John Nation & Sylvia Willkens. Photo-John Nation.


Demoiselle et Garçons: Sylvia Willkens, paintings & John Nation, photographs

Review by Keith Waits

Entire contents copyright © 2014 by Keith Waits. All rights reserved.

Art is a continual rediscovery of what has come before. In the same way that it is often observed that there are only so many plots in literature, visual artists also reach back to reinvent ideas that have come before. For Silvia Willkens, a German-born artist living in Mainz, the great works are a touchstone for her own work in ways that are obvious when you see them. She melds human images that deliberately connote older forms from history with a modern presentation that frames them in a contemporary context. In previous work we can find women who seem born in the Renaissance and seem to have stepped through a portal into our world. They gain a humanity that blows the cobwebs off of their historical foundation and allows us to view them as individuals we could converse with, dine with, come to know and grow to love. That quality of identification reflects the artist’s own attitude towards the period from which she has adopted them; a personal relationship with the classics that leapfrogs the academic and breathes new life into the past. They are no longer of then but entirely of the now.

We might call it a uniquely European sensibility, one that comes from the ease of traveling to visit the community of museums available within a day’s travel if one lives in Germany, France, Italy, England or any of the other countries clustered together in the European Union. For Willkens they are old friends that she has known all her life and with which she feels an intimate connection. She appreciates their greatness, but it does not define her approach. She admires the intensity of the past, when an organic development of all of the creative arts and the understanding of human psychology grew together in synchronicity that may never come again. She talks about how the technology of today might not again allow such a fertile period, one in which giants in all fields functioned in a society that fostered intellectual innovation in a specific city like Paris, at a specific time such as, the early days of the 20th century. Removing oneself to another part of the world simply to see firsthand a painting or sculpture that defines a time and place in history is less important in an age when trans-global communication is available at the touch of a button.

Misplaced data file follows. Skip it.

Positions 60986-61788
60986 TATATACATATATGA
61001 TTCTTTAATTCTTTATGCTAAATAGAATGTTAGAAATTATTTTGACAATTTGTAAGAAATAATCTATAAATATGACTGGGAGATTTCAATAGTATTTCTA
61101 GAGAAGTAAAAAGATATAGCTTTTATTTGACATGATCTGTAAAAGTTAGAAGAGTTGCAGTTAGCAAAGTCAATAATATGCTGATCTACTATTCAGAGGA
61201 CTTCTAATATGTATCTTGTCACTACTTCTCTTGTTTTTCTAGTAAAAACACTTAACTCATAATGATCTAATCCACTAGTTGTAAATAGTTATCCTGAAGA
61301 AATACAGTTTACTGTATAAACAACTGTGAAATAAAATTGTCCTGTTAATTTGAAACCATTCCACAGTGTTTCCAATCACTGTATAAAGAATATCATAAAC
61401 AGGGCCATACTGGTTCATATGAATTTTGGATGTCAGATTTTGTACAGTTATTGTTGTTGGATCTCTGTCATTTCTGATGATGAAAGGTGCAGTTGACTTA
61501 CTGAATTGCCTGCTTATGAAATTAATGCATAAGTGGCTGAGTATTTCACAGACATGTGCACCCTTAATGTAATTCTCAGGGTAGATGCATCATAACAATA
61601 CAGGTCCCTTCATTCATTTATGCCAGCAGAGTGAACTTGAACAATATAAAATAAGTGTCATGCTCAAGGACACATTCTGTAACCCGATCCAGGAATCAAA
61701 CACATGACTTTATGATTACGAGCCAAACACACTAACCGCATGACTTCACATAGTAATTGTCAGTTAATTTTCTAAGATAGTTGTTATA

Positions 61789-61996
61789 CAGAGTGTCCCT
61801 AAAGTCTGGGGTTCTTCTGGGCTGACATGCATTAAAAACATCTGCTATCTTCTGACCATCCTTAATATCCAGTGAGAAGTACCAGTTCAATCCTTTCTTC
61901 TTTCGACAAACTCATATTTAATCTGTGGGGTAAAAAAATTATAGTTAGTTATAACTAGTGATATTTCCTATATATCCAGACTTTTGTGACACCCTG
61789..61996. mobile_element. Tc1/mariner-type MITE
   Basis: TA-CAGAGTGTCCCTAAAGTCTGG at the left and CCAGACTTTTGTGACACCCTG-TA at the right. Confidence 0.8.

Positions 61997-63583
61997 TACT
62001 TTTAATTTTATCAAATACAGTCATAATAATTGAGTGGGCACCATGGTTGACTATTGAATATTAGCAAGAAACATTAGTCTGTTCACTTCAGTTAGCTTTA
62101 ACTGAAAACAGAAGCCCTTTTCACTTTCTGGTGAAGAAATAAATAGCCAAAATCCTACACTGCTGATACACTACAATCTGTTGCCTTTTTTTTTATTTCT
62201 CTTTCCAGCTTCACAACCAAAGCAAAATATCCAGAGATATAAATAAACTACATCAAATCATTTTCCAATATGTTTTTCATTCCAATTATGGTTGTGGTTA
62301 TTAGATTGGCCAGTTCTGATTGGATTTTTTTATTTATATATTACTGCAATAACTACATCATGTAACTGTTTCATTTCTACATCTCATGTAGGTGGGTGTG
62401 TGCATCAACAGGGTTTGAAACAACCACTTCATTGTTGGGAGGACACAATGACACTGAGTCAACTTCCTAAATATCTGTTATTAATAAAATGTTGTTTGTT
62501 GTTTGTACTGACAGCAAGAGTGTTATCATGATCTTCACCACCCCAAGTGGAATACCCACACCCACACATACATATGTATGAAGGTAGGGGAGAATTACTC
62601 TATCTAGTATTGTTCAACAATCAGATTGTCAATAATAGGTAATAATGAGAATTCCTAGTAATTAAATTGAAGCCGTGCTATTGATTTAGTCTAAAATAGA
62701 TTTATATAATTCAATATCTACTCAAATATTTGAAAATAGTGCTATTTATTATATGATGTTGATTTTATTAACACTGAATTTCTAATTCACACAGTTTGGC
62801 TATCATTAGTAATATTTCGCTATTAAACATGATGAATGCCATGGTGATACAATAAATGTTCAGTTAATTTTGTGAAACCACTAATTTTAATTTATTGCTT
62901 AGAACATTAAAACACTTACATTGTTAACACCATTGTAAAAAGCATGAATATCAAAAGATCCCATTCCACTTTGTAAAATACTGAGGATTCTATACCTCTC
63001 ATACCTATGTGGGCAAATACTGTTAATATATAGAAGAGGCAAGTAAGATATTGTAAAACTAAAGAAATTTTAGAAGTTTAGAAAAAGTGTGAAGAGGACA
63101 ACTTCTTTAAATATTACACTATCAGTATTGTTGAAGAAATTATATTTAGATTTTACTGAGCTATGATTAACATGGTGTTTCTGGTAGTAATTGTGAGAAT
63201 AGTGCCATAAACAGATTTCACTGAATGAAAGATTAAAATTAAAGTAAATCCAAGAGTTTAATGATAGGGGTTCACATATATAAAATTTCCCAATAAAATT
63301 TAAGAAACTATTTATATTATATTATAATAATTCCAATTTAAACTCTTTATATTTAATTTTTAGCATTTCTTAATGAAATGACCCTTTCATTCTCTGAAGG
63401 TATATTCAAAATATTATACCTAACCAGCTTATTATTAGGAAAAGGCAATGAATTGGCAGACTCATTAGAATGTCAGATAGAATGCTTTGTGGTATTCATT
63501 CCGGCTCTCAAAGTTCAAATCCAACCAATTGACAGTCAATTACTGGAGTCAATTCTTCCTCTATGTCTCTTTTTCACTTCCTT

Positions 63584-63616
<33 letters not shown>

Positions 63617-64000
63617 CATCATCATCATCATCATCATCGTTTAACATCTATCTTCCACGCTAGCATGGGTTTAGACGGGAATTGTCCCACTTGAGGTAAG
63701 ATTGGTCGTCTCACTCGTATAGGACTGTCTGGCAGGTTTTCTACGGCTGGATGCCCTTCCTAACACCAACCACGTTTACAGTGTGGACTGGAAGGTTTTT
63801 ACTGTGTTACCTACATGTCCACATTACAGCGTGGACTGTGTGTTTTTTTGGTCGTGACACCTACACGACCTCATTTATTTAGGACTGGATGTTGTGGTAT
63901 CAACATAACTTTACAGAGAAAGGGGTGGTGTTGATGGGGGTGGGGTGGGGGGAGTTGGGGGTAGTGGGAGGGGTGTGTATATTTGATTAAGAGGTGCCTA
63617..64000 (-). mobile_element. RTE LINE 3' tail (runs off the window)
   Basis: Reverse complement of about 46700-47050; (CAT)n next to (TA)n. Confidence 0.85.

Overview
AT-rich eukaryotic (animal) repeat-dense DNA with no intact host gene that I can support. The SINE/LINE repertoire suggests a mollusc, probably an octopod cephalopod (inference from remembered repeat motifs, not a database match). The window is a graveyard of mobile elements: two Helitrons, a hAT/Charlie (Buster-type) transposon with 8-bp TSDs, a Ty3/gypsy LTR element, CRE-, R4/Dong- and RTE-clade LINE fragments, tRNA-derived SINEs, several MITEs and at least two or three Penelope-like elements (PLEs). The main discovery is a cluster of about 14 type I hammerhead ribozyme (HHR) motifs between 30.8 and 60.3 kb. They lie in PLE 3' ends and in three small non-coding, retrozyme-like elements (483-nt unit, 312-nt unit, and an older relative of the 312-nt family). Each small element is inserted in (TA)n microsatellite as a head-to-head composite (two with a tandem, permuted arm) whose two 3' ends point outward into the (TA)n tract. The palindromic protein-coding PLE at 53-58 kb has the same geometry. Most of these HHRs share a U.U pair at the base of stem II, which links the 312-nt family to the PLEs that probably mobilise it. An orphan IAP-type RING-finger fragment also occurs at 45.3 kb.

All of which helps us to understand her motivation for seeking inspiration in Pablo Picasso’s Les Demoiselles D’ Avignon (1907). The iconic image of five women in a composition that dates from the famed artist’s Cubist period (has any artist had so many “periods”) is a departure from Willkens’ previous work as a source; less romantic and, even more than 100 years later, less traditional. The dramatic shifts away from the past in art that took such names as ”Cubism” or “Dadaism” remain a challenge for a layman audience even several generations beyond, and continue to provide a foundation for emerging artists seeking to redefine themselves and the art world they occupy.

For Willkens, it is an investigation into potential relationships between contrasting forms that probe beyond surfaces and formal categorization. At first glance, her naturalistic yet lightly idealized human characters seem a distance apart from the aloof, fragmented figures we find in the Picasso painting. Upon further reflection, there is a shared passivity and a somewhat detached perspective employed by the creative hand at work.

Willkens first came to Louisville more than 20 years ago as a part of a cultural exchange with the Sister Cities program. It was then that she encountered Billy Hertz and Tom Schnepf, with whom she became fast friends, and they extended an open invitation to exhibit in Galerie Hertz (then on Market Street). Many extended back and forth visits, the relationship continues unabated by time or distance, and this current show is her third appearance on these walls. Over the years she came to know other Louisville artists and residents and is clearly comfortable here. For this venture, she asked photographer John Nation to participate in her examination of the Picasso Demoiselles and show his work alongside hers.